While it’s not necessary for there to be a mob to inflict injury or cause persistent, life-limiting harassment, it’s also not true that we never see mob violence in this country. Shortly after the murder of James Bulger, an innocent 12-year-old boy was apprehended (and subsequently released), and when he was being transported to and from court, a mob formed of people trying to attack the van he was travelling in and lynch him. People still publish the supposed new identity of one of the real killers (who, remember, was a disturbed ten-year-old boy at the time) twenty years later, and there can be only one reason to do that. For the government to publish the names and addresses of all benefit claimants on a freely publicly accessible website would be of assistance to anyone seeking to track down personal enemies or take the law into their own hands, as well as to terrorists, the mafia and foreign government agents looking for people they want to assassinate or kidnap. It will also cause fights, as neighbours and acquaintances look each other up to find out how much the other is getting. Paradoxically, it might even lead to a rise in benefit claims as people find out how much they can get, especially if they are already claiming benefits. It could also expose employees to some danger, for example by outing disability benefit recipients to employers who did not know they had any disability. And given that there is no other free publicly searchable database of names, addresses and phone numbers that we cannot opt out of, it’s a huge invasion of people’s privacy and leaves people open to blackmail.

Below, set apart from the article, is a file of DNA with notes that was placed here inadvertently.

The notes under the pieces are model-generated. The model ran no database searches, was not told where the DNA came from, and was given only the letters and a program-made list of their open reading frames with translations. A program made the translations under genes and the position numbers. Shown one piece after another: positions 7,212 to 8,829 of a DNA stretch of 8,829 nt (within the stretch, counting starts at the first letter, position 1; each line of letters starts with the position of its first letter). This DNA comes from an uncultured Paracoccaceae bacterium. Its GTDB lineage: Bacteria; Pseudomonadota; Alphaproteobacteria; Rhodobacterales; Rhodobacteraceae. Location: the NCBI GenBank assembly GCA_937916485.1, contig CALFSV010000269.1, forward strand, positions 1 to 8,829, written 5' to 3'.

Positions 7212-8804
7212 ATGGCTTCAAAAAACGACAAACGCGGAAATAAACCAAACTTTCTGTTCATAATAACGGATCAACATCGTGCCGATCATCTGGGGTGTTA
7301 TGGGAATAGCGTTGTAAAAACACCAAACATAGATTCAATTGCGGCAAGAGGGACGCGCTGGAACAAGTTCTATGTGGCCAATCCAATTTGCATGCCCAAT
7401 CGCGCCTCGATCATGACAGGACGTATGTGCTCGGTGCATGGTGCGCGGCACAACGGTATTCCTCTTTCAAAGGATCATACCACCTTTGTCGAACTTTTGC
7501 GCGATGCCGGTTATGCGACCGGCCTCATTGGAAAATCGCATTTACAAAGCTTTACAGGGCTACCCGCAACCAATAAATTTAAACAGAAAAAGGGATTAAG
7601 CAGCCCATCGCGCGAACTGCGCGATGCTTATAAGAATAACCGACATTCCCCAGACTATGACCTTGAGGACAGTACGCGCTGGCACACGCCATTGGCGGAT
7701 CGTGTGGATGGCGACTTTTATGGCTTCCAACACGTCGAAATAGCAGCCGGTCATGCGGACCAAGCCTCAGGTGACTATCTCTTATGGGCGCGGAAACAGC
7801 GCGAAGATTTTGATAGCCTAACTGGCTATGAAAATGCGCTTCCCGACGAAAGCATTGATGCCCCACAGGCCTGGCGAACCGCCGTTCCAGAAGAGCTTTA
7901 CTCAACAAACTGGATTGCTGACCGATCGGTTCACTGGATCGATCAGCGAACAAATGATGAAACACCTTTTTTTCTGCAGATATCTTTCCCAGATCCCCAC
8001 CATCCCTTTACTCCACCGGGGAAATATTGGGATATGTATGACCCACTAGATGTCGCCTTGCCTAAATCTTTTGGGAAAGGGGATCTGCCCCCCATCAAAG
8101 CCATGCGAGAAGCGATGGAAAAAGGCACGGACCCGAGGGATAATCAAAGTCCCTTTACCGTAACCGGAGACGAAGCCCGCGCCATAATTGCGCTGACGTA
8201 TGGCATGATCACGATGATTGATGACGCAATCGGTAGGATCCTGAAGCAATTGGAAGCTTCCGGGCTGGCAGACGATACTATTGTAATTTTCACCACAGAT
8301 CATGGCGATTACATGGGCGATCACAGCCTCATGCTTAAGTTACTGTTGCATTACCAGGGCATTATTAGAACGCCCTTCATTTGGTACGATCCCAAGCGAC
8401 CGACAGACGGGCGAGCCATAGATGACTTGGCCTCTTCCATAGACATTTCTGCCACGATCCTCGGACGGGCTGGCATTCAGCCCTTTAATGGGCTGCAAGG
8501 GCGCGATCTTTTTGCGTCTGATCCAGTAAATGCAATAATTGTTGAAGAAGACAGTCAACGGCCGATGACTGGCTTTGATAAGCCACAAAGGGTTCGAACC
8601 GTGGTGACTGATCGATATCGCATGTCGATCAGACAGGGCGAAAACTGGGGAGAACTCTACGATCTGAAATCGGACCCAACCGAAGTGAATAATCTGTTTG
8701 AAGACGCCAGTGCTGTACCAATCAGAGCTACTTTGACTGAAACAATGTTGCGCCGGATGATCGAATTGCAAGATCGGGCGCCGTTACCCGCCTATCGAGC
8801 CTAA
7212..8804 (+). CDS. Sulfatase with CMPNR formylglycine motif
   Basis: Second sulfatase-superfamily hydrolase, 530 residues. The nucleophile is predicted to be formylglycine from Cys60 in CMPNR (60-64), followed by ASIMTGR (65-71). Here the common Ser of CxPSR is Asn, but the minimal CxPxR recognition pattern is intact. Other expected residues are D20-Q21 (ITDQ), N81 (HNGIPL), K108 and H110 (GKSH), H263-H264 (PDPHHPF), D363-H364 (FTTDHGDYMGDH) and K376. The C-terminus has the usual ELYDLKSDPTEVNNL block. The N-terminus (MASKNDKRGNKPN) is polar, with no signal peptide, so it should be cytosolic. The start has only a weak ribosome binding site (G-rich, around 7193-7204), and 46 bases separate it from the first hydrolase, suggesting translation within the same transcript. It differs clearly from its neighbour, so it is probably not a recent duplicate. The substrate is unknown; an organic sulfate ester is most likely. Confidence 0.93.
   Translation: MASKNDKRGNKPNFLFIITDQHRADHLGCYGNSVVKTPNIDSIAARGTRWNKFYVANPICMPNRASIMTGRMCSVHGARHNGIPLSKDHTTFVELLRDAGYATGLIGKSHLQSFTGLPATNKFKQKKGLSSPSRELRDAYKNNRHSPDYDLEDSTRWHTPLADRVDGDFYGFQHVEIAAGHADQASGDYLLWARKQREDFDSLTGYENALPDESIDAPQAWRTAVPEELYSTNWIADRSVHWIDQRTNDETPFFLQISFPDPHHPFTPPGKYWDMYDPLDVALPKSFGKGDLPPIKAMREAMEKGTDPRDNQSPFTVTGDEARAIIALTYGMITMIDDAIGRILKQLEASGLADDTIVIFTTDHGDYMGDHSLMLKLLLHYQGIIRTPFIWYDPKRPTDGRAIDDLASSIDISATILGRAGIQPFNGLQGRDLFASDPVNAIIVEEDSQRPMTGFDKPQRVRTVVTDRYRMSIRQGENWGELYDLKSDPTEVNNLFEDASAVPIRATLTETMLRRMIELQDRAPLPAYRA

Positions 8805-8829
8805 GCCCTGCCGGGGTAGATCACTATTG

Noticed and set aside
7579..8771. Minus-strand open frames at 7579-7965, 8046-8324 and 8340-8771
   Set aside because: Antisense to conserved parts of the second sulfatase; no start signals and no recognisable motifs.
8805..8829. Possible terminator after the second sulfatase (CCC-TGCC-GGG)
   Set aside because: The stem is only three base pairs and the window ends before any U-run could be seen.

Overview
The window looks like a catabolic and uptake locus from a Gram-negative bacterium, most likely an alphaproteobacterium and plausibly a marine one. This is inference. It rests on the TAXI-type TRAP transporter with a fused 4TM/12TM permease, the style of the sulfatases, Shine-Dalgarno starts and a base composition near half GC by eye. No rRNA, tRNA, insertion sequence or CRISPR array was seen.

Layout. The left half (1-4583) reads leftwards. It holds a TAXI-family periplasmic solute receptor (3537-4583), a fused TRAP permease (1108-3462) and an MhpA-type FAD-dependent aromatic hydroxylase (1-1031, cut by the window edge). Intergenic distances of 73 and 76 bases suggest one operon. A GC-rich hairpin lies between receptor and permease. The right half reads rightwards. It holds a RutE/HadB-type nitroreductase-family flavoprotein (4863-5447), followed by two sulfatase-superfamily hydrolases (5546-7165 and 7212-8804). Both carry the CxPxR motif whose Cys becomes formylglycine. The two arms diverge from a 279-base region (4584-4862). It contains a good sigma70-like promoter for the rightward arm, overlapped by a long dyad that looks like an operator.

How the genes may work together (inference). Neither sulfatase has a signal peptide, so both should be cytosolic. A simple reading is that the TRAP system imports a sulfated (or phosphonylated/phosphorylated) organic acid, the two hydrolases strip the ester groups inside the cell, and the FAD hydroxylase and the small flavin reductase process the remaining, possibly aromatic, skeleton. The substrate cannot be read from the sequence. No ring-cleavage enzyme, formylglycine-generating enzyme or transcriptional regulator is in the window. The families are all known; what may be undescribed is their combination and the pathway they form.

He claims:

This wouldn’t be a matter of ‘naming and shaming’ anyone. After all, if you are legally entitled to a particular benefit, what is there to be ashamed about? Anyone ashamed to claim money from the State maybe shouldn’t be claiming it.

By the same token, most Jews in 1930s Germany were not ashamed of being Jews, but still did not appreciate being forced to wear a yellow star and, if they owned a shop, putting a “Jewish shop” sign in the window. The reason they did not like it is because, in a country where anti-Semitic propaganda was everywhere, it identified them to enemies who would attack them. In this day and age, “benefit scrounger”, “fake disabled” and “bogus asylum seeker” propaganda is everywhere; it’s regularly carried in mass-market tabloids and there have been advertising campaigns encouraging people to “rat on a rat”; the hotlines take a huge proportion of baseless and malicious reports. People claim benefits because it is a necessity; if they were not available, many disabled people in particular would be forced into penury by the costs of their condition, or into institutions, or onto the mercy of their family and friends. Many people who claim benefits are actually ashamed of having to do so; they did not want to rely on handouts but to work, but there is no work available. The notion of “naming and shaming” is based on exposing them to public hostility and stigma, and if it exists, then outing them exposes them to all that. The only reason you would out someone is for this reason. (Besides the sex offender example, the other case of mass public outing I am aware of involved secret police informers in some former Communist countries after those régimes fell around 1989.)